As I reported at the 142nd Annual Meeting on 22 April, the state of the Naval Institute is strong, and we had a banner year in 2014. We keep our mission in the fore. We are dedicated to guiding the Institute forward in this 21st century as the open forum of the Sea Services.
The Naval Institute is on the move. In that regard, I am pleased to report that we have made so much progress on our 2012 strategic plan that we are now launching the process of developing the next phases of that planning. The core objectives in the 2012 plan were, in summary, to:
• Enhance national understanding of the vital contribution of American sea power
• Preserve and make available naval history
• Increase, broaden, and engage our membership
• Secure resources to fund key initiatives that enable the Naval Institute to realize its vision.
As we move ahead with our strategic planning, membership input is key, and a survey will go out to Members in the next few weeks. We hope you will participate. Your responses are important!
We continue to make news and history with our essay contests. In the April Proceedings, we published the winners of the 2014 General Prize Essay Contest and recognized them at the Annual Meeting. All three winners are active-duty naval professionals.
Testimony to the enduring quality of the General Prize Essay Contest was that our Chairman, Admiral James Stavridis, USN (Ret.), and the Annual Meeting’s featured speaker, Vice Chairman of the Joint Chiefs of Staff Admiral James A. Winnefeld Jr., USN, were prizewinners in this contest as junior officers—lieutenant commander and commander, respectively. Indeed, the Vice Chairman’s father, Rear Admiral James A. Winnefeld, USN (Ret.), twice won First Prize in the contest. The 2015 General Prize Essay Contest’s deadline is 31 December. Make a difference; submit an essay for this contest.
The Naval Institute’s Leadership Essay Contest began in 1975. This contest, always restricted to more junior serving officers, also has a long history of distinguished winners: lieutenants, for example, who respectively went on to serve as Director for Plans and Policy, U.S. Central Command; Editor in Chief of the Naval War College Review; and commanding officer of the USS Arleigh Burke (DDG-51) and then Deputy Chief of Naval Operations for Operations, Plans, and Strategy. They also have included a Marine captain who went on to serve as Commander, U.S. Marine Forces Central Command, and a Marine first lieutenant who later received the General Alfred Gray Trophy for Outstanding Communications Leadership. We are very pleased that again this year the Leadership Essay Contest is sponsored by Dr. J. P. London and CACI.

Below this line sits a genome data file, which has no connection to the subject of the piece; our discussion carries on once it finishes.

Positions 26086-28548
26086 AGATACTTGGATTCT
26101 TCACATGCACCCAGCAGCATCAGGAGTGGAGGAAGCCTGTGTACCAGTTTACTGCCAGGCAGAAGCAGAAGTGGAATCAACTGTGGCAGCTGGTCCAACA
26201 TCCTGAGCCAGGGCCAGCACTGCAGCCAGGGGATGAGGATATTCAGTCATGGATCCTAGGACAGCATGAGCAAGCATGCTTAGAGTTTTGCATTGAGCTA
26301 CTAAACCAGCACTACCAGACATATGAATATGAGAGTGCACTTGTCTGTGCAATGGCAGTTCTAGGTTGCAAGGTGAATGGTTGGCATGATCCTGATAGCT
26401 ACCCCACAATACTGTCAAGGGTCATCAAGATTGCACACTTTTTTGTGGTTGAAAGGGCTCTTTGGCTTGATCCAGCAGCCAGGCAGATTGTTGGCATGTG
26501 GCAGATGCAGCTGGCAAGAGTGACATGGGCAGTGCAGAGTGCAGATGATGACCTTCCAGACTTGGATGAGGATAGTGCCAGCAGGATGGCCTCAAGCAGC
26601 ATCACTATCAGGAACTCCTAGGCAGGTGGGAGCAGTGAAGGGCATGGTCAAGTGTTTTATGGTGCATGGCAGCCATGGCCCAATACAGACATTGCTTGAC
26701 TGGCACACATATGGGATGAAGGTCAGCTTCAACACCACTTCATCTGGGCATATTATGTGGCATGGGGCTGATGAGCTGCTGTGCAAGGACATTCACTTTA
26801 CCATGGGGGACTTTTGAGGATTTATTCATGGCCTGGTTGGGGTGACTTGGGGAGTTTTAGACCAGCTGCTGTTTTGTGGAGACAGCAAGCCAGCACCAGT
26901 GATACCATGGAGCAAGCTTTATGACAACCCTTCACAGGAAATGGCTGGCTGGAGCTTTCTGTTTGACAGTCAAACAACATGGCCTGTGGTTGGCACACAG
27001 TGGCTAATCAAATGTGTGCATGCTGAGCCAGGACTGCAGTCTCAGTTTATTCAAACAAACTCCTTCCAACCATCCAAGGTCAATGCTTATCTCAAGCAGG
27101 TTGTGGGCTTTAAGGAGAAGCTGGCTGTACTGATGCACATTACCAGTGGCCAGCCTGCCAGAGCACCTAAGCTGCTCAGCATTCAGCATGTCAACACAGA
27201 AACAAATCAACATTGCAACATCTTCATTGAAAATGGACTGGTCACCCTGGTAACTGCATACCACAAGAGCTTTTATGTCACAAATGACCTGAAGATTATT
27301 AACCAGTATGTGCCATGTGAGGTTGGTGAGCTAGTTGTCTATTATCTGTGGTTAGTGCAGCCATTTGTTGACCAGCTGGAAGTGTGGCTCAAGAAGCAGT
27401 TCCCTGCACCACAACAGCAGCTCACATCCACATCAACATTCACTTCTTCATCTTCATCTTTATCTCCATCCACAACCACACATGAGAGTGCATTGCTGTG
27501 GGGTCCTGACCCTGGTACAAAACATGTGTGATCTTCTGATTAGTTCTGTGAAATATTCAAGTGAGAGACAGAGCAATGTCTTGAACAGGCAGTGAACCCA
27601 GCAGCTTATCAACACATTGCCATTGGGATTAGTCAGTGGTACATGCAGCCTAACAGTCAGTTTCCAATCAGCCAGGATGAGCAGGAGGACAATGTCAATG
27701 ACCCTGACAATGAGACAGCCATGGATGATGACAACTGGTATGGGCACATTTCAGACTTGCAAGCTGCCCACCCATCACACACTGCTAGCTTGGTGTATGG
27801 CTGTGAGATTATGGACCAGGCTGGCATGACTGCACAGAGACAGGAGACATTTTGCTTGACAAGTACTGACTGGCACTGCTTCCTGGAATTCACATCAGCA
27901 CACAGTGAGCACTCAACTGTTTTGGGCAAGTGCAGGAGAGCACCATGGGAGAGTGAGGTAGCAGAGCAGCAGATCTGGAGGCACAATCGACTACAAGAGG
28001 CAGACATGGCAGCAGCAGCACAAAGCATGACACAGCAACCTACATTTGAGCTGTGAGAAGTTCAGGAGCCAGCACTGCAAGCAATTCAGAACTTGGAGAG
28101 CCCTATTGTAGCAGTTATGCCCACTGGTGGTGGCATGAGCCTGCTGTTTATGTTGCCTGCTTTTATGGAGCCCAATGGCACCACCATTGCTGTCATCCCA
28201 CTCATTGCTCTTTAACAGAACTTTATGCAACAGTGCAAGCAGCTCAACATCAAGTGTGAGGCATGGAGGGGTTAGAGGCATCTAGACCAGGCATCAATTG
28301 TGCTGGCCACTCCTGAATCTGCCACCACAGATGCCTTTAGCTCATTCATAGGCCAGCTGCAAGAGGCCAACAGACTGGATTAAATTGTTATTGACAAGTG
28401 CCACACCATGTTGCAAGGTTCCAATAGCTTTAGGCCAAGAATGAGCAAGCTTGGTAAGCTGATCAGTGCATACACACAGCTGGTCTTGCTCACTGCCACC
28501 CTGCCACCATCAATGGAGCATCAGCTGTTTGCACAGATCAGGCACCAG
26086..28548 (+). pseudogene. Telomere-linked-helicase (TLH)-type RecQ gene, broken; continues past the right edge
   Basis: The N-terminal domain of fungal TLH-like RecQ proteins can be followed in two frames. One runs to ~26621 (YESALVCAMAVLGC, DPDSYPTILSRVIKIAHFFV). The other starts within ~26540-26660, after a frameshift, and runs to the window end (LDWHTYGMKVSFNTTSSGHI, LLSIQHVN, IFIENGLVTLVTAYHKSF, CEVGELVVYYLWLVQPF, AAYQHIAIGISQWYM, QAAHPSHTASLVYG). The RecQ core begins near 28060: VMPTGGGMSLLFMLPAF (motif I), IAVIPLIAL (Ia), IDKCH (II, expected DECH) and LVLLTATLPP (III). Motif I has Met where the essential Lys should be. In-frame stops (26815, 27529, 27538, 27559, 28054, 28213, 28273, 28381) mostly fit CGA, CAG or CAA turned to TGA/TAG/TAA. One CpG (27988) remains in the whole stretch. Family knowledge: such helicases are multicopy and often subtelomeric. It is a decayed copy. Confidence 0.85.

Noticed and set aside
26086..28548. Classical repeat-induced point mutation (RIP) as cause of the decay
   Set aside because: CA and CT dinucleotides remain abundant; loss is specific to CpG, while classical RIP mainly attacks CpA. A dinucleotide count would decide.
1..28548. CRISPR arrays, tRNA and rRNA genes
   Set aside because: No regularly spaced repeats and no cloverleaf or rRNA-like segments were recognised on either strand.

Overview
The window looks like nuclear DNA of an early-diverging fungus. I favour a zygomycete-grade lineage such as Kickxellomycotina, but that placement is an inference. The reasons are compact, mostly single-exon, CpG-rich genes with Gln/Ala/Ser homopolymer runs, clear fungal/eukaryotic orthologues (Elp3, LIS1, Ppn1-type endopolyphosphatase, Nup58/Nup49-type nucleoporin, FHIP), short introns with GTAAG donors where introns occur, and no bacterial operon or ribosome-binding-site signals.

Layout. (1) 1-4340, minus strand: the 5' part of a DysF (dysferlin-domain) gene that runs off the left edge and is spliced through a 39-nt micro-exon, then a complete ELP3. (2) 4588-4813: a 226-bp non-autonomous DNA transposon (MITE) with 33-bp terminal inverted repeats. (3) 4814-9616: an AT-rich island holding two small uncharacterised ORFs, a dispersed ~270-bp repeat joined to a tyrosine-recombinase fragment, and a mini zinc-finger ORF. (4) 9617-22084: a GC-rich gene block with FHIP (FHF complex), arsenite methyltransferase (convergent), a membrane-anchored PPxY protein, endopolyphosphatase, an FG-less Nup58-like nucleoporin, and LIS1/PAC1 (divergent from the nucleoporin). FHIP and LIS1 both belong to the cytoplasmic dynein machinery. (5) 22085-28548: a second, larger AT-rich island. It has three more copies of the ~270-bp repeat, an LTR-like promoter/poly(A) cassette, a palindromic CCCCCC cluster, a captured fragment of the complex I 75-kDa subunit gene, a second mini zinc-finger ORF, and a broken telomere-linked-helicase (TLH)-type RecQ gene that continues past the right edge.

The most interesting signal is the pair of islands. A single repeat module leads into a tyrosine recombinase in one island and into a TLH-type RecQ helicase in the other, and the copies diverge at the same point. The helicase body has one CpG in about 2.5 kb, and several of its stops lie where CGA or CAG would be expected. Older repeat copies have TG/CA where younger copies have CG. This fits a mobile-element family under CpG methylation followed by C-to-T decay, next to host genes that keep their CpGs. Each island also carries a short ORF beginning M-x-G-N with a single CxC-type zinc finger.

While domestic terrorism and sabotage are two of today’s top-priority homeland-security challenges, they are not new to the nation. In The Baltimore Sabotage Cell: German Agents, American Traitors, and the U-Boat Deutschland During World War I, just published by the Naval Institute Press, we are taken back to the intrigue and violence on and off our shores a century ago.
Author Dwight R. Messimer records Germany’s efforts, first, to break Britain’s blockade by building cargo submarines large enough to transport substantial loads from the United States to Germany, and, second, by carrying out more than 50 attacks, with the aid of American sympathizers, against U.S. munitions factories, depots, and ships, and infecting horses and mules at the western end of the supply line. As Messimer records, Paul Hilke—a Baltimore businessman and secretly a saboteur—played a central role in the Baltimore sabotage cell.
The saboteurs literally blew the roof off on 29 July 1916 when “The Black Tom munitions depot on the New Jersey shore exploded with a force equivalent to that of an earthquake measuring between 5.0 and 5.5 on the Richter Scale. The blast was heard 90 miles away, and shrapnel and debris were hurled over a mile.”
In his 30 March review of the book, Baltimore Sun columnist Dan Rodricks wrote: “There’s a lot to the story, and Messimer’s book is rich in detail. But it needs to be a movie. As a movie it can’t miss—war, espionage, sabotage, creepy personalities, conflicted loyalties, and lots of blowing up stuff.” Now, that is an endorsement that commends this outstanding new title to every Naval Institute Member.
In our 2012 Strategic Plan, we gave ourselves homework to engage more fully with Members. We have made some progress I wish to highlight.
Our active-duty Young Leaders group led by Captain Fred Kacher, USN, who is currently COMDESRON 7 serving in Singapore, has proved to be a wellspring of young active-duty author talent. We congratulate Fred on his election to the Naval Institute Board of Directors!
We are energizing our Naval Institute Blog by selecting Lieutenant (j.g.) Chris O’Keefe, USN, to take the keys and run with it. Chris brings enormous energy and a vast network of junior-officer talent to the task.
Commander Guy Snodgrass, USN, XO of VFA-195 in Japan, has taken on the mantle of Professional Notes Editor to make Prof Notes in Proceedings the tool they should be to help advance our Members within the naval profession. Don’t hesitate to communicate with Guy at [email protected].
Peter H. Daly, VADM, USN (Ret.)
Life Member and Member since 1978